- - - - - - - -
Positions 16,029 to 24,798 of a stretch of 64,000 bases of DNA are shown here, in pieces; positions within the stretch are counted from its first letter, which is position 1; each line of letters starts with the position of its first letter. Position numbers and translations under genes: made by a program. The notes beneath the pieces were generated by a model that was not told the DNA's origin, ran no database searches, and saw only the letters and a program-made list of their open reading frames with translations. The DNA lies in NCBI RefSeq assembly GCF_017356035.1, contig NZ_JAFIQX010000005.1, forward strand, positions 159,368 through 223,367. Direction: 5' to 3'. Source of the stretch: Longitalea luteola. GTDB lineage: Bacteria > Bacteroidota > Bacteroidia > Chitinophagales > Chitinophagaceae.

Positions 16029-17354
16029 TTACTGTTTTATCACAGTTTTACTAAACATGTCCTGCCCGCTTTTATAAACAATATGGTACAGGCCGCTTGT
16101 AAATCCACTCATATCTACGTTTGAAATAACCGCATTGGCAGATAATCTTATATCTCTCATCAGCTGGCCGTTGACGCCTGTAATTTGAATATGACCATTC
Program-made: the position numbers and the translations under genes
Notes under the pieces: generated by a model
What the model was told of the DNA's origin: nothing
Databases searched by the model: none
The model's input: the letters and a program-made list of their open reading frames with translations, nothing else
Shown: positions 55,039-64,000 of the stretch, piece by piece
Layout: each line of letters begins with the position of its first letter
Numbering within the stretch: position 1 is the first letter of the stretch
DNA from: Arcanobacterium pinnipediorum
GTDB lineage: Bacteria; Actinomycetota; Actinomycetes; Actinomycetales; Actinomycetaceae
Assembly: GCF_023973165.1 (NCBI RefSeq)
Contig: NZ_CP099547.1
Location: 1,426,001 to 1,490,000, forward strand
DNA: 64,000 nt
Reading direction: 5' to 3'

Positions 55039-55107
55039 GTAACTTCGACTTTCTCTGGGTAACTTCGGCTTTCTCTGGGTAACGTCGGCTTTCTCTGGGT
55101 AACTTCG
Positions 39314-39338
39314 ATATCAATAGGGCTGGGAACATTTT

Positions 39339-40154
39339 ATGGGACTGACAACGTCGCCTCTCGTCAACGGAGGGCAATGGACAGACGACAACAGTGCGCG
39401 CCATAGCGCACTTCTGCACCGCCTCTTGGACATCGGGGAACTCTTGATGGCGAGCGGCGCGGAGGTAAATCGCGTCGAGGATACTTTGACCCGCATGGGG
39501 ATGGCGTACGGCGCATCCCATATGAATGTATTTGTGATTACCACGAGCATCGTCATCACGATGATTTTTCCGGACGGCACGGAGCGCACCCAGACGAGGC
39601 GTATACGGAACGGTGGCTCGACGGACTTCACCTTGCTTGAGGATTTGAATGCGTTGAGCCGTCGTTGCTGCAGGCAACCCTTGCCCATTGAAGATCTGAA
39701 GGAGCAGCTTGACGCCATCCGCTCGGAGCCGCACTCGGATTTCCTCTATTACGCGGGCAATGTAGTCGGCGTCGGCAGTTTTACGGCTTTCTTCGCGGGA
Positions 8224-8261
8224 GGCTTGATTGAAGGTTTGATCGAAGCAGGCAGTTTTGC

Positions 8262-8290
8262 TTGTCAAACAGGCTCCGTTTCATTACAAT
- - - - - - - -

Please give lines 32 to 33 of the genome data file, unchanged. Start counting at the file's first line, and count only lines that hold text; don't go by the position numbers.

8224 GGCTTGATTGAAGGTTTGATCGAAGCAGGCAGTTTTGC

Positions 8262-8290